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General Winter Camping Discussion / Re: Winter backpack
« Last post by Hutchy on Today at 06:54:29 AM »
Unfortunately  it is about 15 liters short of what you want, but at well under 4 pounds this is my main backpacking pack.

Built for the mountains, I have take it all over, and lived in in in Cambodia for three weeks.

I have five Badlands packs and their unlimited transferrable lifetime warranty is the real deal. If it has a Badlands logo on it, they will repair or replace it for free, no matter what you did, forever. Most of them are meat haulers, so the packs will carry more than you will.

Is 60l too small?
Fire and Woodstoves / Re: Wood Stove with Windows
« Last post by Undersky on February 22, 2019, 09:08:04 PM »
GF - do you weld? I'll happily shift from shim stock to 26 gauge if you will take a stab at welding corners and brackets, etc.

Next best thing is that I'll find out how the mica works in this application, and you can be the wiser when it comes to your build and purchase mica or tempered glass.

Avoiding sooting-up is a primary goal (he says, convincing himself of the need to figure out how to have cold intake air washing down over the inside of the glass).

It would be nice to have the entire door opening glazed, have the air intake above that, and have the entire covering hinge easily to make getting new wood in that much smoother / quicker.

BV, I have a couple of money pits that need filling too, so count me in on your heist of ill-gotten wealth!   ;)
General Winter Camping Discussion / Winter backpack
« Last post by 300winmag on February 22, 2019, 07:53:26 PM »
My old Dana Terraplane weighs 7.5 lbs. Much too heavy even for a large pack.

* 4.5 lbs.
* 75 cubic liters -  a large pack
* zippered sleeping sleeping bag bottom compartment (a must for me)
* very adjustable harness (5" vertically and huge horizontal adjustment in hip belt padding)
* removable top lid compartment (for fanny pack on day hikes/ski trips
*excellent quality (I own an Osprey EXOS 58 snd it's top notch, as is my Osprey daypack)

Since I cold camp in the western mountains I need a large backpack. Wish I could take my pulk.

Any other suggestions?

Eric b.

General Winter Camping Discussion / Re: Ski Climbing Skins
« Last post by 300winmag on February 22, 2019, 06:52:35 PM »
Du Nord,

My experience in both Pennsylvania and Nevada supports - in spades - that skis require less effort than snowshoes in all conditions except very rocky, brushy or steep conditions. This resumes the skier has basic ski skills, of course, like braking and turning.

I have MSR Lightning Ascent 'shoes with add-on tail extensions. These are the grippiest large 'shoes I could find. Yeah, traditional "Michigan" style 'shoes are perhaps more supportive in deep snow but I'll take my Tele skis or the new Black Diamond Glidelite short skis 90% of the time over any 'shoes.

Eric B.
Just a side note;
AG Russell passed away in 2018.
I do not know what will happen to his business.
General Winter Camping Discussion / Re: Gathering water at -38C
« Last post by Bothwell Voyageur on February 22, 2019, 05:26:12 PM »
If you were really doing it the traditional way you'd be using a chisel  ;)

Look up wintering watering systems for cattle. We fund these solar systems in south east manitoba so that farmers can fence off their ponds to stop the cattle walking out on the ice. They work all winter despite temps below -30. Or even look up nose pumps. The cows learn how to push a pump lever with their noses to draw up water from below the ice.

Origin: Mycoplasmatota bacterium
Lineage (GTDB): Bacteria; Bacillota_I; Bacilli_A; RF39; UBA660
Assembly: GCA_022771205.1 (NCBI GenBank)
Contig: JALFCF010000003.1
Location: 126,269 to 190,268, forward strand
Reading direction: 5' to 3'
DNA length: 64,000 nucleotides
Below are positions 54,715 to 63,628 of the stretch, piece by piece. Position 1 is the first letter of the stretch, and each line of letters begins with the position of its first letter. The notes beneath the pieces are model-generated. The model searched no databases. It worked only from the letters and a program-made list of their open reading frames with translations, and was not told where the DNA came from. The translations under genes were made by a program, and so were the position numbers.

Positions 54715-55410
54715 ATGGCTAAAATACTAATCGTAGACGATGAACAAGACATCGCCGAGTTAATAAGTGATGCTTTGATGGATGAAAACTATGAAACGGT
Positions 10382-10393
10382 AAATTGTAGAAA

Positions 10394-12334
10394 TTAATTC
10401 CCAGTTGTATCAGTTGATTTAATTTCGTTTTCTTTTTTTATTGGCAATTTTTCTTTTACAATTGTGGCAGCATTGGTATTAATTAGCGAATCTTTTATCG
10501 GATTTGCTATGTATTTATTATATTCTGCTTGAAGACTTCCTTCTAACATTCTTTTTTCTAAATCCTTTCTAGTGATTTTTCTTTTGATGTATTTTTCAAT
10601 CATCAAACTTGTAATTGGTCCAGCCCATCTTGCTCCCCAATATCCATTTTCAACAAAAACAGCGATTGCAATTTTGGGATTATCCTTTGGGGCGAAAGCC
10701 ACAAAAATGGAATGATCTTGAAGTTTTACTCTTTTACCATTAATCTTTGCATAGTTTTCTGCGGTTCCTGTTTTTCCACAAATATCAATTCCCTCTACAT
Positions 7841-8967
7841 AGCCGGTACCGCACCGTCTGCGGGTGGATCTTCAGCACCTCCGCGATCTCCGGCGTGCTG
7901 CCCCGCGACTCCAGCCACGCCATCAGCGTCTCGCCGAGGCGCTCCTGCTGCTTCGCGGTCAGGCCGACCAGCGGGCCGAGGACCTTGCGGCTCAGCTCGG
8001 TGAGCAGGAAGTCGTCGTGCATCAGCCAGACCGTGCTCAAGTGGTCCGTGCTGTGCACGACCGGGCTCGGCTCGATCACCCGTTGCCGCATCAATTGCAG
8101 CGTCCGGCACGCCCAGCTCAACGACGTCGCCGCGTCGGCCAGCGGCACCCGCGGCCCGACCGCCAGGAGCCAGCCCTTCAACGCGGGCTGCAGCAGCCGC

General Winter Camping Discussion / Re: Gathering water at -38C
« Last post by AunNordDuNord on February 22, 2019, 01:50:30 PM »

A funnel ?  Time to use some of your bush craft skills and make one from a piece of birch bark, it may last a season or two or the rest of your life.

The same way you'd make a moose call.

Or cut a "tub" in the ice before drilling the hole so when the water comes up it fill the larger tub and you just ave to sink the jug in it to fill up... cover with branches and snow to prevent the hole from freezing and you are good for the winter....
General Winter Camping Discussion / Re: Manitoba Parks Winter Camping Rules
« Last post by GearFreak on February 22, 2019, 11:52:13 AM »
I have also noticed that traditional narrow portage trails become much wider once they start to be used by vehicles.
I hear you, from what I can find the accepted route into many backcountry lakes is the summer portage trails. 
One reason I liked Quetico so much was the non motorized access and the feeling of isolation you get.

Although walking those trails out of  Mary Jane was much easier!

General Winter Camping Discussion / Re: Manitoba Parks Winter Camping Rules
« Last post by Bothwell Voyageur on February 22, 2019, 10:02:06 AM »
Yes, but much of it is further away, has few places to park (and there is the worry that your vehicle is more likely to be vandalized) and a lot of the closest stuff seems to require long hauls along old logging roads that tend to go up and down steep hills. OK for the mechanised folk but my legs just can't take it.

You can check out the area between HWY 304 and 314 to see the closest crown land. Make sure to zoom in and you can see the network of forestry and mining roads that thread across that area.

Undersky is likely to be the expert on alternative locations if the parks do get fussy, maybe he'll have some suggestions. It's actually closer for us to head into NW Ontario to find Crown Land with lake systems.
General Winter Camping Discussion / Re: Manitoba Parks Winter Camping Rules
« Last post by memaquay on February 22, 2019, 08:55:00 AM »
Just there no Crown Land in Manitoba?  All of our tripping, both winter and summer is on Crown Land, no worries about park rules.
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